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Fourth-round MLS SuperDraft picks that actually made it

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There aren’t too many, but the teams that found hidden gems got a bargain.

Colorado Rapids v San Jose Earthquakes Photo by Thearon W. Henderson/Getty Images

When players are picked in the fourth round of the MLS SuperDraft, I don’t often believe that they have much of a chance of making it to MLS, so they’re pretty much a write-off for me. However, I want to look at some of the fourth round picks in recent memory that have made it to the first team of an MLS side. Dare to dream; it’s still possible for low-ranking picks to make it big in MLS.

MLS: Orlando City SC at FC Dallas Andrew Dieb-USA TODAY Sports

Dominique Badji — picked 67th overall in 2015 by Colorado Rapids:

A lot of these players end up getting time because the front office lacks ambition, so they end up giving minutes to players that perhaps shouldn’t have gotten as much of a chance as they ended up getting. In Dominique Badji’s case, this was what happened. For the past few years, Colorado Rapids’ strikers and overall attack have been very sub-par for MLS, even when they finished second place in the Supporters’ Shield in 2016, as they only scored 39 goals that season. To put that in perspective, they scored fewer goals than the last-placed team in the league in 2016 (Chicago Fire scored 42).

So, Dominique Badji got his chance in Colorado from 2015 to midway through 2018, ever since he was drafted in the fourth round of the 2015 MLS SuperDraft. He recorded 812 minutes in 2015, scoring only two goals. But as the energetic striker ended up getting more and more time with the first team, he ended up scoring 9 goals and getting 6 assists in 33 games in 2017. And most recently, in 2018, he had his breakout season with the Rapids, where he scored 7 goals and got 2 assists in 16 appearances, until he was traded to FC Dallas (as he became a pretty valuable player) while USMNT midfielder Kellyn Acosta was sent the other way. Ever since then, he hasn’t really been played as much as he would like in his preferred position, striker, which has greatly contributed to his lack of goals in Dallas — only scoring twice in 620 minutes.

MLS: Orlando City SC at Los Angeles Galaxy Jayne Kamin-Oncea-USA TODAY Sports

Tony Rocha picked 73rd overall in 2015 by Sporting Kansas City:

Tony Rocha is a useful, versatile defensive player who was drafted 73rd overall in 2015 by Sporting Kansas City. Unfortunately he was cut before the 2015 season started, so he didn’t start off his career in MLS with a ‘bang’. He returned to Austin Aztex of USL in 2015, but was later signed by Orlando City in 2016, where he acted as a squad player and only recorded 298 minutes. In 2017 and under a new manager he only played 25 minutes, but in 2018, he got by far his most playing time in the Orlando tire-fire era, where the 25-year-old recorded 819 minutes for the first team. At the end of the 2018 season, he was later traded to New York City FC in exchange for a fourth-round pick in the 2019 MLS SuperDraft. We’ll have to see how he’ll do in the Bronx.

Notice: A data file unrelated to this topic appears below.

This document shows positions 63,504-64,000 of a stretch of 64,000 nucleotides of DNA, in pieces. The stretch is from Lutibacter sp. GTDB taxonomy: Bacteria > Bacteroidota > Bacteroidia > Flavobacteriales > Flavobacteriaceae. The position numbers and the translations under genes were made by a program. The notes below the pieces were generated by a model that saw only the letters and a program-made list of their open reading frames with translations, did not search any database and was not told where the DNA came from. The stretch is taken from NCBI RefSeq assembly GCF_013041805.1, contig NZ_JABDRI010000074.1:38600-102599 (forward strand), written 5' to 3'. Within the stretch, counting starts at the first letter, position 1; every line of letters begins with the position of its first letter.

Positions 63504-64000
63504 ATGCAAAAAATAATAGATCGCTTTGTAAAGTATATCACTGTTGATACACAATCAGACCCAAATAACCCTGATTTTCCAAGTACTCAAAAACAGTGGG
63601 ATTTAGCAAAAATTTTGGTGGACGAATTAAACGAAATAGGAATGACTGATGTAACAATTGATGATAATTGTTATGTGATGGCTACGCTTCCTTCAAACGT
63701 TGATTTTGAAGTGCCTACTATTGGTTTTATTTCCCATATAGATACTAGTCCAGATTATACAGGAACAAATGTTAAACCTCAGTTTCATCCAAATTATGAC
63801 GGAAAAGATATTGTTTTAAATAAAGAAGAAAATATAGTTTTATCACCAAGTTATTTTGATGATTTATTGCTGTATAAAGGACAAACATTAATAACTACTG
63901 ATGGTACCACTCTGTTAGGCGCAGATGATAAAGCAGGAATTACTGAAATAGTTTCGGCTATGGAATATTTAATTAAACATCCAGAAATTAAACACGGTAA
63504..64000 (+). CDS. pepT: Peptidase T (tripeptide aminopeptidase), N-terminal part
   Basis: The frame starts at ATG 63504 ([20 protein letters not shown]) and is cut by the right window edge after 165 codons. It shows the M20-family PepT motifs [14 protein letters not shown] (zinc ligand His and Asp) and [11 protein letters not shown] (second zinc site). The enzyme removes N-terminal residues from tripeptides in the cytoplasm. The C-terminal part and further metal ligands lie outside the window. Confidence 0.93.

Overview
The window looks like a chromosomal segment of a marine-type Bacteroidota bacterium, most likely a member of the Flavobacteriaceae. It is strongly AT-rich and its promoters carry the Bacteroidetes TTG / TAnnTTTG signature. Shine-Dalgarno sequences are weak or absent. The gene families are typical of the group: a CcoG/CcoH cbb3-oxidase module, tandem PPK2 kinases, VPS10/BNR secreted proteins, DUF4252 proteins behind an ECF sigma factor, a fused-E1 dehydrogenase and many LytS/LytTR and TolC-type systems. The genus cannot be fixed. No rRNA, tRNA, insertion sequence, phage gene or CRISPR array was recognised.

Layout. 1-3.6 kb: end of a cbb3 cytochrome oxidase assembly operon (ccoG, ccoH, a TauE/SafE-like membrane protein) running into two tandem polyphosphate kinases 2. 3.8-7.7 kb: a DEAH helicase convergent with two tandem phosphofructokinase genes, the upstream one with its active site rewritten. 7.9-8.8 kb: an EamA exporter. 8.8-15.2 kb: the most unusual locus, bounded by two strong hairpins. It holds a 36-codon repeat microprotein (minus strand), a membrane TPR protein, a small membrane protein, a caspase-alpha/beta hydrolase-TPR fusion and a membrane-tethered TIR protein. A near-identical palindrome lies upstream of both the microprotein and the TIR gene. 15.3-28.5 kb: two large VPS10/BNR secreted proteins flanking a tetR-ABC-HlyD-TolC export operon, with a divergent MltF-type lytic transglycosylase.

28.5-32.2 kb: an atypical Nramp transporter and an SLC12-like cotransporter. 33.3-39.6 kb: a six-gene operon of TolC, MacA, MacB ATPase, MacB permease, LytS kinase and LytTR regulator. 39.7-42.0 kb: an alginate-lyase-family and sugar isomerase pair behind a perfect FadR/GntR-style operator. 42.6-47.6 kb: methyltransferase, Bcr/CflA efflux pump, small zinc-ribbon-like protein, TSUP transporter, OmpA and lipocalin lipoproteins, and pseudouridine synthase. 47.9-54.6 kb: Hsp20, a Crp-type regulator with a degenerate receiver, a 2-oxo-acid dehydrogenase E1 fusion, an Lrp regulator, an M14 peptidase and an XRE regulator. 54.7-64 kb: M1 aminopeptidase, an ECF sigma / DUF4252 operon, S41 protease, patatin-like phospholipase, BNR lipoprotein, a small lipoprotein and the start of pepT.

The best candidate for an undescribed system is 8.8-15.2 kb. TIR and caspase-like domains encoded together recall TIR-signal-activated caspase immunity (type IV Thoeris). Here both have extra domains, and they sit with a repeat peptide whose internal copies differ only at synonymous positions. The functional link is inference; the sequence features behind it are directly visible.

MLS: Philadelphia Union at D.C. United Brad Mills-USA TODAY Sports

Jack Elliott picked 77th overall in 2017 by Philadelphia Union:

A lot of players are overlooked in the MLS SuperDraft because they do not have a Canadian or American citizenship, meaning that they will take up a international slot. For the most hyped players in the draft, it doesn’t matter too much, but it may take down their value a little bit which is certainly unfortunate for them. Jack Elliott, an Englishman, could slot himself right into the group of players who was overlooked a little too much in the SuperDraft just because he took up an international slot. So although he may have not been picked in the first round of the 2017 MLS SuperDraft, he could have been picked in the second or third round had he had American citizenship.

Ever since he started playing for the Union, he has been a key defender that has enjoyed many starts with them. In his first season with them in 2017, he played in 30 games (starting 29 of them), and was a key defender in helping Philadelphia become one of the better defenses in the league. In 2018, Elliott had a reduced role in the team, as other prospects became viable options, and took away a decent amount of time (he only played in 17 MLS games in 2018), but still got enough time to be considered as a good player to lead the Union defence into the 2019 season. He is one of the few players who has been successful in recent memory that was drafted in the fourth round of an MLS SuperDraft.

Although there were a few players that have gotten a decent amount of time with MLS teams or with teams abroad, these are some of the most successful fourth-round draft picks in recent memory. It’s pretty interesting to see how many players were overlooked over the years and dropped down to much lower picks in the MLS SuperDraft. It makes me wonder how much quality talent will be missed out on as many of the players drafted lower in the MLS SuperDraft, even players in the first round are now signed to a USL contract before they are even given a chance in the first team in MLS. Take Brandon Aubrey for example, who was drafted by Toronto FC in the 2017 draft in the first round, and was immediately signed to TFC II, to only be released by the Reds’ second team at the end of the season. Hopefully this new system is providing more perks than problems.